1000 N. Collier Blvd., Marco
Big Buck and the Biscuit Boys have their own flavor of music.
It’s blues, but not just any version of the blues; not Delta or Texas blues. The four-piece band plays an urban, funky style that originated up North. Bass player Dennis Portella called the Biscuit Boys’ groove more of a Chicago shuffle brand of blues, along with a little country and a lot of rock.
Think Muddy Waters, Albert King and the J. Geils Band for examples of the musicians who inspired their sound. Standout songs for the Biscuit Boys include “Mustang Sally,” “Roadhouse Blues” and appropriately, “Biscuit Bakin’ Woman,” by Willie Dixon.
Buck, the frontman, vocalist and harmonica player, is at the center of the band. Big Buck is a commanding presence on the stage, hopping onto his skateboard, blowing a few sizzling lines on the harp and keeping up a steady stream of jokes, not all of them repeatable.
“I’m a physical guy — I jump around a lot,” he said. “I try to give off a lot of energy when I’m up on stage.” His physicality even causes him to go through a lot of harmonicas. “I’ve got big lungs, and I blow out the reeds. I tend to go through harps pretty fast,” he said.
Buck is, indeed, a mound of sound, or as he sings in one of the band’s songs, “I’m your boy — 300 pounds of muscle and joy.” To be strictly accurate, it’s not all muscle.
There have been a lot of different Biscuit Boys since Buck formed the first band in 1993. His off-stage name is Guy LaForge, and the band was originally named Guy LaForge and the Blues de Ville. The Biscuit Boys tag, he related, came from the old “King Biscuit Flower Hour” radio show.
He grew up in Chappaqua, N.Y., with a piano-playing father and a mother who was in the theater. “There was always music in the house,” he recalled, “A lot of Ray Charles, Stan Getz and Hank Crawford, who played with T-Bone Walker. I loved it all, but most of all, I loved the blues.”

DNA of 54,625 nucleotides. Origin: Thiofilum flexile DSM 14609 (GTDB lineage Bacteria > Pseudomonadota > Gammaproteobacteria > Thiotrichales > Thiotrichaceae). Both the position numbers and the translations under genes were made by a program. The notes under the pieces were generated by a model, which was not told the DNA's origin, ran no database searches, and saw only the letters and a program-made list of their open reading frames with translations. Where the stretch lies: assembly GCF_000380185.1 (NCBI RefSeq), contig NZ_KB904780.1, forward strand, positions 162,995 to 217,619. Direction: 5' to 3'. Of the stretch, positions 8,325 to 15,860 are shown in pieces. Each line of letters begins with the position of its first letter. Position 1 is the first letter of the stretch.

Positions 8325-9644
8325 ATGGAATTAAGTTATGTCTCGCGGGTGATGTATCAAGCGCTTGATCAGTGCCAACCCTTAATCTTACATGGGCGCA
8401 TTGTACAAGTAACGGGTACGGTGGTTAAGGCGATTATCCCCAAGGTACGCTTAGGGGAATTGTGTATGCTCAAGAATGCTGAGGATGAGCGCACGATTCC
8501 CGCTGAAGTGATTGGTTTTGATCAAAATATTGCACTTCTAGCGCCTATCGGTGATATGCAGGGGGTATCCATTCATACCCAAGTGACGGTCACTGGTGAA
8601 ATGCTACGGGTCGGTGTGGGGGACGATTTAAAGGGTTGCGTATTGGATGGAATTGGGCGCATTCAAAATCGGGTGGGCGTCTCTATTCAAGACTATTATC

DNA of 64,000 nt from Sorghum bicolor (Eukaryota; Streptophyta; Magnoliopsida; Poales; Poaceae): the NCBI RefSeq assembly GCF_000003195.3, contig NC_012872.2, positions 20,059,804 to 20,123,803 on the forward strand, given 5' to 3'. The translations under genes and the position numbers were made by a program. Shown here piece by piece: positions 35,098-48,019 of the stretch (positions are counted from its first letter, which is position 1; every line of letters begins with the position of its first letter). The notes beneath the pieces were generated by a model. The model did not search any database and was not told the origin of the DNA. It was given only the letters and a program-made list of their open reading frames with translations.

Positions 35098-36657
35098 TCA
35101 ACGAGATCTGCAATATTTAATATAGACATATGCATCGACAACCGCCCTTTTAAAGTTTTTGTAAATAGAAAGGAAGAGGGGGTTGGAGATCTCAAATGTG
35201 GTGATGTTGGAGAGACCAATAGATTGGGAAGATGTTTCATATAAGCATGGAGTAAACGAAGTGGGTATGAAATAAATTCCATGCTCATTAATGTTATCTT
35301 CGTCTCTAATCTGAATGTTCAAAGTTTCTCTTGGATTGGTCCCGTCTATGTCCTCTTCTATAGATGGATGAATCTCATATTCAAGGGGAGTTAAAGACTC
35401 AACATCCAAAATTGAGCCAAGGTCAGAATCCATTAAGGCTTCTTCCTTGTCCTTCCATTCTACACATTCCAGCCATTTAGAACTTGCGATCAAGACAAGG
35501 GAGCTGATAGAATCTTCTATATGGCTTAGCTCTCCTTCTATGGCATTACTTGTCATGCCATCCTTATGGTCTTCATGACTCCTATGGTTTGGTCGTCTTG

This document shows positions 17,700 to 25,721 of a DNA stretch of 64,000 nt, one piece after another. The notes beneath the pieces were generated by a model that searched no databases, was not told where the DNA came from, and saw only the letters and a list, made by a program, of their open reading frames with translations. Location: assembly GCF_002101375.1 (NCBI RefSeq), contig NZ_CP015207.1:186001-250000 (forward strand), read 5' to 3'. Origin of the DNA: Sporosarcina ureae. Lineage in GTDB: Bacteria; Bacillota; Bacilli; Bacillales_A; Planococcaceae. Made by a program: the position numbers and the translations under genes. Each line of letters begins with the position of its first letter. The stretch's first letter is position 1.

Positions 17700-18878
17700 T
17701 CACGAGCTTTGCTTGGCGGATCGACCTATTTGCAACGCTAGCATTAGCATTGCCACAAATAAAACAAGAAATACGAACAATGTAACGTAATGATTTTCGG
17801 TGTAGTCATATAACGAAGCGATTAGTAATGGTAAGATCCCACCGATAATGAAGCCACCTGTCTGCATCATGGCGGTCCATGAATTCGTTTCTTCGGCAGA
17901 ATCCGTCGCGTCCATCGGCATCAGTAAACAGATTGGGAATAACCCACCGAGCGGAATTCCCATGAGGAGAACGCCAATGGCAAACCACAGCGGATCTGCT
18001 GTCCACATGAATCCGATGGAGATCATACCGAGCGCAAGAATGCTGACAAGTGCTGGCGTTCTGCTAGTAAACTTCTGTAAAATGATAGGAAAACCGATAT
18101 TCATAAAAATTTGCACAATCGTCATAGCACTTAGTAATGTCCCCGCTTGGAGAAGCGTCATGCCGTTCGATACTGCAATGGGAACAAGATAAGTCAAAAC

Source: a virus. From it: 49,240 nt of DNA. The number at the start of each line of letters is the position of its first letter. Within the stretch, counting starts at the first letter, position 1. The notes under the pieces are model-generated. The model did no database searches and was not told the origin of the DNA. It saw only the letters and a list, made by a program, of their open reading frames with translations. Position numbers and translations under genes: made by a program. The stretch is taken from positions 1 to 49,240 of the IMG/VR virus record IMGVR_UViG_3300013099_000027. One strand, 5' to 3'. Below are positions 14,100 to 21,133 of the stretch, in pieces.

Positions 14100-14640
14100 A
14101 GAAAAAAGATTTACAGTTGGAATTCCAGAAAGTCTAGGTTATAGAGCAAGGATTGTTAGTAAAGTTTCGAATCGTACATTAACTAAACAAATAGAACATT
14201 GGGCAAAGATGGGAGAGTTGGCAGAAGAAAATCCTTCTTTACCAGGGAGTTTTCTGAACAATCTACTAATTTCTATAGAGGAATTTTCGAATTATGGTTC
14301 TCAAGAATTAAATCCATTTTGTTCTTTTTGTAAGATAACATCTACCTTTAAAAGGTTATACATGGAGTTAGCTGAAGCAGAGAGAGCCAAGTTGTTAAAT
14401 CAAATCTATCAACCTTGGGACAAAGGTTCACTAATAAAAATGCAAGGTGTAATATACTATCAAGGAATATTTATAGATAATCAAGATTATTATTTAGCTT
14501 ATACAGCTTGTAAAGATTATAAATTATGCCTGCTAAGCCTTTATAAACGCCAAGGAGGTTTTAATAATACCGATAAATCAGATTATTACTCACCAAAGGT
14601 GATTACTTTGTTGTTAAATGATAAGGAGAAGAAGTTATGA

J. Geils was Big Buck’s biggest influence, to the extent where he followed them at one point from show to show. He saw their show more than 50 times, and got to sit in with the band on harmonica. Over the years, Buck also played with the Nighthawks, Lonnie Mack and Hot Tuna, the legendary group formed by Jefferson Airplane veterans Jorma Kaukonen and Jack Casady.
Barry Johnson, on the guitar, is another standout in the band. He rips scorching lead riffs on his Telecaster while still keeping the rhythm pumping. He sang lead on the old swing number, “Big Fat Papa,” and provided a smooth change of pace with his guitar work on the hypnotic classic, “Sleepwalk.”
Drummer John Chirichella took a turn singing lead on “The Thrill Is Gone.” One key to the band’s success, he said, is that, “This is one of the few bands where I can honestly say there are no egos. Buck shares the spotlight — he lets everybody shine.”
Fun is what it’s all about, said Buck. “We’re not making a lot of money — you gotta have a good time.” The way they project and share that enjoyment is what makes Big Buck and the Biscuit Boys fun to watch. Marco Island can see and hear Big Buck and the Biscuit Boys Friday night at Reflections.
If you go:
Friday, 10 p.m. to 1 a.m., and again Sept. 25
1000 N. Collier Blvd., # 21